You see, the adult, too, has his love of freedom; and while he can stand an indirect, impersonal preachment, which he may reject if he likes without apology, he will not stand the insistence of a personal appeal. I’ve let “Little Women” shame me into better conduct, when I was a girl, at times when no direct speech from a living soul would have brought me to anything but defiance—haven’t you? We have to apply our principles to the adult world about us, well as to the child-world, and teach, when we permit ourselves to teach at all, chiefly by example, by cheerful confession of fallibility, by open-mindedness. Above all things, we have to respect the freedom of these others, about whom we are so inconveniently anxious.
It is fair, though, that the spoken word should interpret what we do. It is fair enough to tell your sister-in-law what you think and ask her judgment upon it, if you can trust yourself not to rub your own judgment in too hard. If you are unmarried, and a teacher, you will have to concede to her preposterous marital conceit a humble and inquiring attitude, and console your flustered soul by setting it to the ingenious task of teaching by means of a graduated series of artful inquiries. Don’t, oh don’t! seek for an outspoken victory. Be content if some day you hear her proclaim your truth as her own discovery. It never was yours, anyway, any more than it is hers or than it is mine. Be glad that, while she claims it, she at least holds it close.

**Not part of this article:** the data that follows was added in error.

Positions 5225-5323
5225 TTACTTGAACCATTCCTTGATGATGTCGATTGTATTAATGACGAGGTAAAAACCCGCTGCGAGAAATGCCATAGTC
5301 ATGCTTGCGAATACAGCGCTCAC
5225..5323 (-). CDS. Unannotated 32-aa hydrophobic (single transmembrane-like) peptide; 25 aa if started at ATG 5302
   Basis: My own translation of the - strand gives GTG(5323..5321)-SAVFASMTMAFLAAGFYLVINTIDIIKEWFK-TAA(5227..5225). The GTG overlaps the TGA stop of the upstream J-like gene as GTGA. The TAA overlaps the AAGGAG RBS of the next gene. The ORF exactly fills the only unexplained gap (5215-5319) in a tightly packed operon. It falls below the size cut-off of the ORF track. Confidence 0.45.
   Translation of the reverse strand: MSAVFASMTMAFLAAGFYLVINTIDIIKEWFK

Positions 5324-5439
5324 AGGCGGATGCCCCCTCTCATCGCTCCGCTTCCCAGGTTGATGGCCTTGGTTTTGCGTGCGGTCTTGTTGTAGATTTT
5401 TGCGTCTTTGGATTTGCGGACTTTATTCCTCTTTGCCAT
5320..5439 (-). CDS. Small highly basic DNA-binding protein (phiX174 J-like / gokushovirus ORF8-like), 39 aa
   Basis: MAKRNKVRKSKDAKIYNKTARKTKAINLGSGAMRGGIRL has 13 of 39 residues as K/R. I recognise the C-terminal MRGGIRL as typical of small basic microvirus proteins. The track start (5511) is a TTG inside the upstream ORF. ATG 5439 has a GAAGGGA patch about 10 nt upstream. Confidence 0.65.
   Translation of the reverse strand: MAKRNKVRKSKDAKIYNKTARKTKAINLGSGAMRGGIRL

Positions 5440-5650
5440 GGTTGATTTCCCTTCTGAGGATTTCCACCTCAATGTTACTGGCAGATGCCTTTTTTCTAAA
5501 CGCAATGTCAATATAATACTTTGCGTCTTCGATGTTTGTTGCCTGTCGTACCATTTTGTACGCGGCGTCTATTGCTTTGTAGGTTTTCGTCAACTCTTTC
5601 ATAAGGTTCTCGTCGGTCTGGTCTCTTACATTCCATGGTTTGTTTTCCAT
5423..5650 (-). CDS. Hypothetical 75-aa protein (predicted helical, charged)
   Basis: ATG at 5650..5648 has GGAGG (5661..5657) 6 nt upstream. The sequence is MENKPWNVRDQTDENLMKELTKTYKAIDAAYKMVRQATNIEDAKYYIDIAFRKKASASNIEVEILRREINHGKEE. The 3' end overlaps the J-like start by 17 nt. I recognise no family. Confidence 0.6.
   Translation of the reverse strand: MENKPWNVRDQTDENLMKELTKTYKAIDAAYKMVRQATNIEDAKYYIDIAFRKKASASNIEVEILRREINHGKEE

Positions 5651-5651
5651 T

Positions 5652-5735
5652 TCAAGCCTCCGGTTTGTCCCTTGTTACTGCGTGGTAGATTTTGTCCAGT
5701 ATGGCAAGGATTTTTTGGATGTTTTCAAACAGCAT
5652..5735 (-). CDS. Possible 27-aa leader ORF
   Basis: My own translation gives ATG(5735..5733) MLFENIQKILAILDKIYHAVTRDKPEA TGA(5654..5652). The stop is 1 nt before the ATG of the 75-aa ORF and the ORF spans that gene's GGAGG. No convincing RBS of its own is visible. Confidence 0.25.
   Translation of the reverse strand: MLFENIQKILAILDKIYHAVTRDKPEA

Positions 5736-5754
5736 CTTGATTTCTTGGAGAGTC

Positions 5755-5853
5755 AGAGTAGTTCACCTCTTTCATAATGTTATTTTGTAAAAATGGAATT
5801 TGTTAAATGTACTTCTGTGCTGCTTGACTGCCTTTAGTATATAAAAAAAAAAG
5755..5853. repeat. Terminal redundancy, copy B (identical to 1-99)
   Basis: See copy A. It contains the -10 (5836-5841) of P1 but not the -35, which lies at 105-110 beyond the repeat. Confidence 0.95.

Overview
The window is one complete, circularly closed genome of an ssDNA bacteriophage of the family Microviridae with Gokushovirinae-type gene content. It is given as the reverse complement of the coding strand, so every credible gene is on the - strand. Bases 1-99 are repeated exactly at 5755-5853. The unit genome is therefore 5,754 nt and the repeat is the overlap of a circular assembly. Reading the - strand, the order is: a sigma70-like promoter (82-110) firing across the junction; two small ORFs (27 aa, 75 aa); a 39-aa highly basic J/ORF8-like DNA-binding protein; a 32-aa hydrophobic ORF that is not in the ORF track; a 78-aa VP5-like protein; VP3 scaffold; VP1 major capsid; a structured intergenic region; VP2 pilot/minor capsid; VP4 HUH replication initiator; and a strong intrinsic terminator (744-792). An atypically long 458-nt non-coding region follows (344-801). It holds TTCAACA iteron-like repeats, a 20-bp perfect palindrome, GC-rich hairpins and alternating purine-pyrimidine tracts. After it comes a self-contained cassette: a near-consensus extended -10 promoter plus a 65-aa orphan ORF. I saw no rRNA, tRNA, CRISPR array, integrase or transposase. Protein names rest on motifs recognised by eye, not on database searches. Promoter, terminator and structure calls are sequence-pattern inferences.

If you are a mother, you are in an easier case. You can do to your own children just what she ought to do to hers, and tell about it softly, as if sure of her sympathy. If you are very sincere in your desire for the welfare of her child, you may even ask her advice about yours, and so gain the right to offer a little in exchange—say one-tenth of what she gives.
All these warnings apply to unsought advice—a dangerous thing to offer under any circumstances. Except there is a real emergency, you had better avoid it. If your nephew or little neighbor is winning along through his troubles fairly well, best keep hands off. But if you absolutely must interfere, guard yourself as I suggest, and remember that, even then, you will assuredly get burned, if you play long with that dangerous fire of maternal pride!
When your advice is sought, you are in a different position. Then you have a right to speak out, though if you are wise and loving you will temper that right with charity. No one can be too gentle in dealing with a soul that honestly asks for help; but one can easily be too timid. Think, under these circumstances, of yourself not at all; but put yourself as much as possible in her place; be led by her questions; and answer fearlessly from the depths of the best truth you hold. Then leave it. You can do no more. What becomes of that truth, once you have lovingly spoken it, is no more of your concern.